Seedstars Maputo winner WenaData may only be active in Mozambique for now, but the startup has big plans for taking its innovative research techniques across the continent.
Launched last year, WenaData has developed a series of software tools – web-based, mobile-based and offline – for gathering statistical data, and works with government, private sector companies and other institutions to help them collect opinions and help make better strategic decisions.
“We can be hired to conduct surveys, market research, social studies, advertising or even for real-time polls,” Nuno Soares, chief executive officer (CEO) and co-founder of WenaData, told Disrupt Africa.
Organisations that conduct surveys with WenaData gain access to the startup’s pool of users, who participate in polls, surveys or studies via their mobile phone after receiving notifications. In order to encourage participation, all actions with WenaData are worth points, which may later be converted into rewards or donated to causes. Clients can target their surveys at particular types of users.
“Our platform operates on several fronts in the market, with our clients ranging from government to NGOs, banks, insurance companies, business sector, retail and wholesale, companies in the area of tourism, food, health, private clients, among others,” Soares said.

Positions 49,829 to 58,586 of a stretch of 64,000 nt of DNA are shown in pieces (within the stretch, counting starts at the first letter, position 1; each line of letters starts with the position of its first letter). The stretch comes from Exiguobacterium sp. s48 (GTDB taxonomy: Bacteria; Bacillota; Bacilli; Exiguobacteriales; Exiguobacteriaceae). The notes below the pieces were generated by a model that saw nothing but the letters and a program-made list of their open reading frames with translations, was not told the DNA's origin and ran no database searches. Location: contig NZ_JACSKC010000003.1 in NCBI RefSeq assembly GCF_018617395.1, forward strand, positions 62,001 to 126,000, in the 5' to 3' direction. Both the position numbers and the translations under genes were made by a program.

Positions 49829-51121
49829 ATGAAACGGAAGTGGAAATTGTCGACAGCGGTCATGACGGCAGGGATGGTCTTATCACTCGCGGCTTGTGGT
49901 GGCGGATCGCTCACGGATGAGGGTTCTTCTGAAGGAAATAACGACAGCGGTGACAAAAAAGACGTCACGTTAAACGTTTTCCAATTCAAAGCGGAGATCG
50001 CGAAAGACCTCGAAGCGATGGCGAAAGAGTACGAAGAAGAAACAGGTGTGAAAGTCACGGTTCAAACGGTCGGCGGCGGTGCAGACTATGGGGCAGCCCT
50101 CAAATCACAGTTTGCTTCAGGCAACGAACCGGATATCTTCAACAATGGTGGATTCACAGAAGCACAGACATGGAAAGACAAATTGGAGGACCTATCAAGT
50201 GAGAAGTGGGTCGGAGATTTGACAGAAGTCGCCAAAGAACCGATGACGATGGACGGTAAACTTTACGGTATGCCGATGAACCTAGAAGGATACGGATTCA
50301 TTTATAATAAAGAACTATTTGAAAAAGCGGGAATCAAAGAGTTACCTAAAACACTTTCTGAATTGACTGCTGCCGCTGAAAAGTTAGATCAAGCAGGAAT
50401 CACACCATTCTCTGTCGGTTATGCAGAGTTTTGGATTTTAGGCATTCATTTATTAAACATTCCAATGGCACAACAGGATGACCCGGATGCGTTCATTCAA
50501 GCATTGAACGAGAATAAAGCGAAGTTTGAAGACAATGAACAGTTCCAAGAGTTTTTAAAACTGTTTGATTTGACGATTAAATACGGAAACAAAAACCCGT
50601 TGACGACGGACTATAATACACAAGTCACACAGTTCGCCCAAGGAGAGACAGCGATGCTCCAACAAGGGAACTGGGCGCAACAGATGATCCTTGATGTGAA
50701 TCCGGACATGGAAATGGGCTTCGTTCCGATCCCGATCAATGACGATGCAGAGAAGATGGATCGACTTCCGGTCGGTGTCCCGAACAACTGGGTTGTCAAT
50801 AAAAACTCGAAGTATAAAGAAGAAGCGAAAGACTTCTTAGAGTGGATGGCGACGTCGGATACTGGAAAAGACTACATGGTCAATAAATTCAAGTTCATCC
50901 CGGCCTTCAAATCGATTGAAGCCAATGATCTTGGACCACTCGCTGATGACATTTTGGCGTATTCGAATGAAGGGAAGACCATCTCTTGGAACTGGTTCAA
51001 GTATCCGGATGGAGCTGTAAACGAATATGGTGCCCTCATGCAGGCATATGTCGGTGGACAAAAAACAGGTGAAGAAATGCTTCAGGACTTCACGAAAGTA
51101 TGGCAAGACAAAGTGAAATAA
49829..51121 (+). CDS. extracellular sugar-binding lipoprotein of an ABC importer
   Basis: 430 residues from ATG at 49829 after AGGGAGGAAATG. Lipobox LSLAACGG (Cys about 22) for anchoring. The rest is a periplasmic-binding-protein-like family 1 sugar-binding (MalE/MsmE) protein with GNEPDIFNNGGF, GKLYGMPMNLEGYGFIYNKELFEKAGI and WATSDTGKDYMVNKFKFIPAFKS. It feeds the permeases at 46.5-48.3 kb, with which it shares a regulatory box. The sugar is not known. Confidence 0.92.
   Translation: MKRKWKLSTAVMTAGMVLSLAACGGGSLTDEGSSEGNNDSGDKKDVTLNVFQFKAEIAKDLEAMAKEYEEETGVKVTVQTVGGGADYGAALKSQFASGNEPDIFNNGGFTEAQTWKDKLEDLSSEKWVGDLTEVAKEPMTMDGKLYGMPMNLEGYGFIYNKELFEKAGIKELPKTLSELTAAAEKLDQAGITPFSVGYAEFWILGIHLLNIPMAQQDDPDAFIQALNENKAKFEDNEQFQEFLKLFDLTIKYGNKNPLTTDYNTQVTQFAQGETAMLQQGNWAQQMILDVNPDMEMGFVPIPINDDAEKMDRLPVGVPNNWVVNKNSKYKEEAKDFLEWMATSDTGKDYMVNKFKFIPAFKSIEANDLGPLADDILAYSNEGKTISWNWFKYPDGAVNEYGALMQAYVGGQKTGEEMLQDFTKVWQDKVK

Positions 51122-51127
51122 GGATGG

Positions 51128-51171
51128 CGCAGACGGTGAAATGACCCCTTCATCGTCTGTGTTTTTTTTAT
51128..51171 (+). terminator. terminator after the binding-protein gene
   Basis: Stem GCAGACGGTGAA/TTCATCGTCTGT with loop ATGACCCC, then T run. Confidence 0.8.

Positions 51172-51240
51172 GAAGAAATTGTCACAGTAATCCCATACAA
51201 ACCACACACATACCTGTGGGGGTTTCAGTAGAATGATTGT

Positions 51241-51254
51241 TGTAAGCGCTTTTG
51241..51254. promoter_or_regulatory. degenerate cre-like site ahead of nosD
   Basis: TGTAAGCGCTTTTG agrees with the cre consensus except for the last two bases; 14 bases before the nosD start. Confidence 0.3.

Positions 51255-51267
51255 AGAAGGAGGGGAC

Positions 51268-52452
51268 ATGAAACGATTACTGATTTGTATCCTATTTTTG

WenaData, which was named Seedstars Maputo winner this week and will now head to the global final in Switzerland next year, was formed to address the difficulties faced in obtaining real qualitative and quantitative statistical data in Africa.
“The process of obtaining data is very time-consuming and bureaucratic, and has a high cost,” Soares said. “We are always analysing the market to understand whether there is direct or indirect competition to our platform. The Mozambican market lacks services similar to ours.”
That said, the startup, which has been bootstrapped up until this point, has ambitions outside of Mozambique having been happy with initial uptake at home.
“It has been extremely gratifying to know that we have created something useful that can contribute to the development of our country and a more informed, inclusive and knowledgeable society,” said Soares.
“We believe that with due support WenaData could become an interesting tool on a worldwide scale.”
He said the startup had already been approached by companies from South Africa, Portugal, Angola and Cape Verde seeking partnerships to replicate WenaData’s model, and that it was studying the best options. Ensuring continued success at home will make moving abroad easier, however.
“WenaData excels at offering the Mozambican business sector a broad and innovative range of solutions to promote and enhance its activity,” Soares said.
“From the time we opened our business we have been hired to carry out the most varied studies, such as customer satisfaction analysis of a bank, or an internal study for a company that wanted to know if employees would comply with all standards and procedures. We are very pleased with the revenues and results we have achieved to date, and believe we are on the right track.”